And thus we came to South River, with the snow so thick that we could scarce see ten yards in front of us. Beyond, the road winds up the hill'around the end of Mr. Wiley's plantation and plunges shortly into the woods, gray and cold indeed to-day. At their skirt a trail branches off which leads to Mr. Whey's warehouses, on the water's edge a mile or so below.
The journey is a particularly picturesque one, and travellers who make it during the daytime have much that is interesting and agreeable to see; but while they are admiring the country, which marks the transition from the severe region of the Limousin to the more laughing landscapes on the confines of the Midi, the train suddenly plunges into a tunnel which runs for half a mile and more through the heart of the mountain slope.
They would jump up high and then come down, sticking their fore feet as far as possible into the sand after which, with elevated tails, and terrible plunges would kick and thrash and run till the packs came off, when they stopped apparently quite satisfied. Mrs.
The bravery of this man was all but miraculous, and was only rescued from madness by the extreme skill and address by which it was supported. In battle, he rushed on danger as a bold and delighted swimmer plunges in the waves, which to him are as innocuous as the breeze that is freshening them. Yet, when the excitement was passed, he relapsed into a state of apparent apathy.
The two booms did certainly make occasional plunges which might have jarred timid nerves, but such a trifle did not disturb us. "It's the best bit of racing I've ever done," said Haigh. "There's a pig of a following sea, and the wind's squally. Just her weather. If we'd only got another craft trying to beat us, the thing would be perfect. We should have some inducement to carry on then."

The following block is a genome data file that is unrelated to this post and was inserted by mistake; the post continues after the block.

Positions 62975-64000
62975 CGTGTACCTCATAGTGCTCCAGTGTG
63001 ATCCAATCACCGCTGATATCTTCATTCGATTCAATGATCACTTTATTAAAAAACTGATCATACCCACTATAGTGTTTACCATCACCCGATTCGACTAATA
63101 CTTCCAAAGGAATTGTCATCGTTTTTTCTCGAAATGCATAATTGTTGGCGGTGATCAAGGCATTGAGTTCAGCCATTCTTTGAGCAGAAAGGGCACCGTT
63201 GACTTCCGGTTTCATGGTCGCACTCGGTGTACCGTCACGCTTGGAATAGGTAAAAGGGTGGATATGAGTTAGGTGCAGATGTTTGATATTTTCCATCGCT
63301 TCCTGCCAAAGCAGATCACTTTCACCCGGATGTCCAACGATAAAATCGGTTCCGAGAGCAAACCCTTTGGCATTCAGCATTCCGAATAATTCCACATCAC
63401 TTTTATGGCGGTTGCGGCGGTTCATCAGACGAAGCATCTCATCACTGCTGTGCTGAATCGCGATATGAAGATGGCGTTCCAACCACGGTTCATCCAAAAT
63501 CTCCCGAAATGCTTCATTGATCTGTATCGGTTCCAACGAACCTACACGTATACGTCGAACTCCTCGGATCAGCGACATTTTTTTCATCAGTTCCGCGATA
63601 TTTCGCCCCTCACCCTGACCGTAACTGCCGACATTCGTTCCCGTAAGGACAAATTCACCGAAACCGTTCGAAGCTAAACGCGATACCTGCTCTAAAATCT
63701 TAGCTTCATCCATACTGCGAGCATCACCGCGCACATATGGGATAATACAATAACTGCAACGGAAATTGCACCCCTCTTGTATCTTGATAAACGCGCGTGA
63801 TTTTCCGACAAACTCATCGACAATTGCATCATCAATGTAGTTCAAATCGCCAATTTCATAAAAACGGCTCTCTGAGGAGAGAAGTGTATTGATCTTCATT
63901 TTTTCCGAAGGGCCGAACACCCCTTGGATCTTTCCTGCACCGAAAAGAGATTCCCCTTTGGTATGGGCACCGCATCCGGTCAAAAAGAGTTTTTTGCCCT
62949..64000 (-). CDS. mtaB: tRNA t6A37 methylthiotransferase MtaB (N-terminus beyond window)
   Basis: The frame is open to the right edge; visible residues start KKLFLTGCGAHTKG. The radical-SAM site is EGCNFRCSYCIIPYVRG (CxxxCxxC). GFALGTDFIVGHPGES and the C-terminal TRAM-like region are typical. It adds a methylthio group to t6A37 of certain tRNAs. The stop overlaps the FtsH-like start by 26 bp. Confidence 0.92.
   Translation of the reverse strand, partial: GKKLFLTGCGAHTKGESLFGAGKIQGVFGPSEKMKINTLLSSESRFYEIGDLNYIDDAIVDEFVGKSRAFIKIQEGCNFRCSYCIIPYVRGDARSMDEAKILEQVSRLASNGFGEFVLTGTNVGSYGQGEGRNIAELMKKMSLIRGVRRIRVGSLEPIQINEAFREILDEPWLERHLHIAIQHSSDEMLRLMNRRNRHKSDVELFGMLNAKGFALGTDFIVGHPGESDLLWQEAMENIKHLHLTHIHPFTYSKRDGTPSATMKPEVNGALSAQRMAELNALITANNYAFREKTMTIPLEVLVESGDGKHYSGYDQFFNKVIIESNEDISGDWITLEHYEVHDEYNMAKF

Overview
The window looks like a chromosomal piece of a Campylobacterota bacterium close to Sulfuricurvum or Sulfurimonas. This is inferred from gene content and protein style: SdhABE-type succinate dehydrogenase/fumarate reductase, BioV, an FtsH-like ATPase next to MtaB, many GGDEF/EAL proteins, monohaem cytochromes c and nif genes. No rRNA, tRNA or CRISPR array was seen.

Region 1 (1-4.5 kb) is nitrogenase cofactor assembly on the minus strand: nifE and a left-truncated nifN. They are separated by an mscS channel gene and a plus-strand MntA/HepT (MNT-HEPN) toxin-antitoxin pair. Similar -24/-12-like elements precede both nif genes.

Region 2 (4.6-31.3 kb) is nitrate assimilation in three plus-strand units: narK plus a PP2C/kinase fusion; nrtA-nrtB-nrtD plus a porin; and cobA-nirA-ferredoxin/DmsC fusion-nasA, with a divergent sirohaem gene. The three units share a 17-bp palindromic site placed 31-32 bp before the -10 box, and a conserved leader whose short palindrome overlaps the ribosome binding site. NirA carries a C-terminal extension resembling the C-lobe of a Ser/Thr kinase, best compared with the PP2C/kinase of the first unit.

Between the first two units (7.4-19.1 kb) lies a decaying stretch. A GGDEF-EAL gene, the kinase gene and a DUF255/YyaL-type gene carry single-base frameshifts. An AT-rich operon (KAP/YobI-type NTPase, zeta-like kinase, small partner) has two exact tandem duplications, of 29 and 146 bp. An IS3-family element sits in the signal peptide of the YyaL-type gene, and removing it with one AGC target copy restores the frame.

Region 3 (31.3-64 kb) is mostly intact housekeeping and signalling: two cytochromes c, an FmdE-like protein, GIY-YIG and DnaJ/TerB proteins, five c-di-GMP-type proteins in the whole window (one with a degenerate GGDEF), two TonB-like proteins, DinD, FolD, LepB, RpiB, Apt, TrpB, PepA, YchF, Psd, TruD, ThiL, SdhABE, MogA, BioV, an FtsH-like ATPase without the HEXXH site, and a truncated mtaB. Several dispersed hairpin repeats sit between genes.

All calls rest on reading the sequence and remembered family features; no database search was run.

Muir's consternation at the peril her one ewe lamb had been led into by her highly revered friend. "A frightfully good-looking, spoiled boy like that always plunges headlong into any adventure that attracts him. Women have always made love to him and Robin will make great eyes, and blush and look at him from under her lashes as if she were going to cry with joy like Alice in the Ben Bolt song.
"I could not eat if I were there, and then they would look at me." "If it be so, do not attempt it. There is no necessity. What I mean is, that the less one shrinks the less will be the suffering. It is the man who shivers on the brink that is cold, and not he who plunges into the water. If it were over, if the first brunt of it were over, I could find means to comfort you."
Then when you are all aboard, and the tardy member has been duly taken up at the next station, and you would be glad to spend the time in looking about on the familiar variety of life which every car presents in every train on every road in this vast American world, you are oppressed and distracted by the cares which must attend the pleasure- seeker, and which the more thickly beset him the more deeply he plunges into enjoyment.
The eagle poises over the spot, stretches out its legs, and extends its talons to the utmost; flies down in a series of zig-zags, and with the facial expression of the dirty boy undergoing the torture of face-washing, plunges breast first with outstretched wings with a mighty splash into the water. Disappearing for four or five seconds, it finds it no easy task to rise with a two-pound mullet.
He only looks after his lost root with an air of chagrin, and then, reflecting that there is "plenty more where it came from," kicks up its heels, and once more plunges to the bottom. The red-head rarely interferes with either, as he is contented to feed upon the leaves and stalks, at all times floating in plenty upon the surface.